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Gut. 2002 Jun;50(6):857-60.

A randomised, double blind, placebo controlled study of celecoxib, a selective cyclooxygenase 2 inhibitor, on duodenal polyposis in familial adenomatous polyposis.

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Colorectal Cancer Unit, Imperial Cancer Research Fund, London, UK.



Non-selective cyclooxygenase (COX) inhibitors (non-steroidal anti-inflammatory drugs) inhibit large bowel carcinogenesis in patients with familial adenomatous polyposis (FAP). Their role in the duodenum of these patients is less certain. The disease modifying activity of specific COX-2 inhibitors has not been explored in humans.


This was a randomised, double blind, placebo controlled study of celecoxib (100 mg twice daily (n=34) or 400 mg twice daily (n=32)) versus placebo (n=17), given orally twice daily for six months to patients with FAP. Efficacy was assessed qualitatively by blinded review of shuffled endoscopy videotapes comparing the extent of duodenal polyposis at entry and at six months and quantitatively by measurement of the percentage change in duodenal area covered by discrete and plaque-like adenomas from photographs of high and low density polyposis.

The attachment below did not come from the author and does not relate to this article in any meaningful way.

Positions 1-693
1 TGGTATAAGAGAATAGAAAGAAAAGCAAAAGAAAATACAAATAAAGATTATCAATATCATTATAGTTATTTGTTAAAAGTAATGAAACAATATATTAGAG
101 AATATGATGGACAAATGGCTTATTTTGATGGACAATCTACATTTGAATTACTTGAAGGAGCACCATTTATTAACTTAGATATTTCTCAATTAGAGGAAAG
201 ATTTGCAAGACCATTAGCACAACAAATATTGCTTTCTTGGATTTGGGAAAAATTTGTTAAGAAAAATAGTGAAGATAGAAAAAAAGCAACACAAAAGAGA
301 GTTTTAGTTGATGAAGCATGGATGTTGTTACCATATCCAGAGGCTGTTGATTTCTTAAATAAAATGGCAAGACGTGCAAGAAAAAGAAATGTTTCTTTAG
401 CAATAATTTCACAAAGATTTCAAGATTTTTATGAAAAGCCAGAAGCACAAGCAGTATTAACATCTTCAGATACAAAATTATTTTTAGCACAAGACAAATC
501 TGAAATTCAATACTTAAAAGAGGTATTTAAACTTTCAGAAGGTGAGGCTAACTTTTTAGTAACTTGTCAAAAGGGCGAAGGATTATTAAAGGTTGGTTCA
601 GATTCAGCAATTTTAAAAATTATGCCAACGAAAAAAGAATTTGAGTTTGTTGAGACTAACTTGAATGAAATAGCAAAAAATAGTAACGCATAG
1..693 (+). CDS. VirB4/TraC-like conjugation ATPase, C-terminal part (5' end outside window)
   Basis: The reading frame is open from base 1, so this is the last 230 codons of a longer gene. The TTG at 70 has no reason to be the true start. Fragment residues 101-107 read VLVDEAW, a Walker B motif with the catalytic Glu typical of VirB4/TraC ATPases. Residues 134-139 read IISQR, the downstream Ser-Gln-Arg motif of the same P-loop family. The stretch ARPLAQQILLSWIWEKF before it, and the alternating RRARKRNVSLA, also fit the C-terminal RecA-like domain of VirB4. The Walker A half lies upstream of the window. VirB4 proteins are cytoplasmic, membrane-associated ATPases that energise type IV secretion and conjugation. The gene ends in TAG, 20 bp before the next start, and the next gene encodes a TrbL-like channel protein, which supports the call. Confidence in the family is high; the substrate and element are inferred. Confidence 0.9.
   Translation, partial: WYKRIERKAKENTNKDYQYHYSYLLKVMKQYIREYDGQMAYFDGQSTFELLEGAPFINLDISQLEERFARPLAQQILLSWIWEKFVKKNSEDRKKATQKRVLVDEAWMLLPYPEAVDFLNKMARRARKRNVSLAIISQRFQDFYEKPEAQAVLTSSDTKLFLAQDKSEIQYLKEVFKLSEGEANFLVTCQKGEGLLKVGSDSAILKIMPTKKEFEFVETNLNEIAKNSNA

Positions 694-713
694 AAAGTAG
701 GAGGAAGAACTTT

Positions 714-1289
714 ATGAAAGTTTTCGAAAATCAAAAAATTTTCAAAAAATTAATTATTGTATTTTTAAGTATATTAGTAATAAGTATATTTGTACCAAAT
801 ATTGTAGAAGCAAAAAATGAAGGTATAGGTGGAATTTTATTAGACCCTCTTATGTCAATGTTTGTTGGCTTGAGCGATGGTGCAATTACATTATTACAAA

Shuffled and blinded video review showed a statistically significant effect of 400 mg twice daily celecoxib compared with placebo treatment (p=0.033) with all five independent observers scoring a beneficial effect. Overall, patients taking celecoxib 400 mg twice daily showed a 14.5% reduction in involved areas compared with a 1.4% for placebo (p=0.436). However, patients with clinically significant disease at baseline (greater than 5% covered by polyps) showed a 31% reduction in involved areas with celecoxib 400 mg twice daily compared with 8% on placebo (p=0.049).


A panel of five endoscopists found a significant reduction in duodenal polyposis after six months of treatment with celecoxib 400 mg twice daily. COX-2 inhibition may help this otherwise untreatable condition.

[Indexed for MEDLINE]
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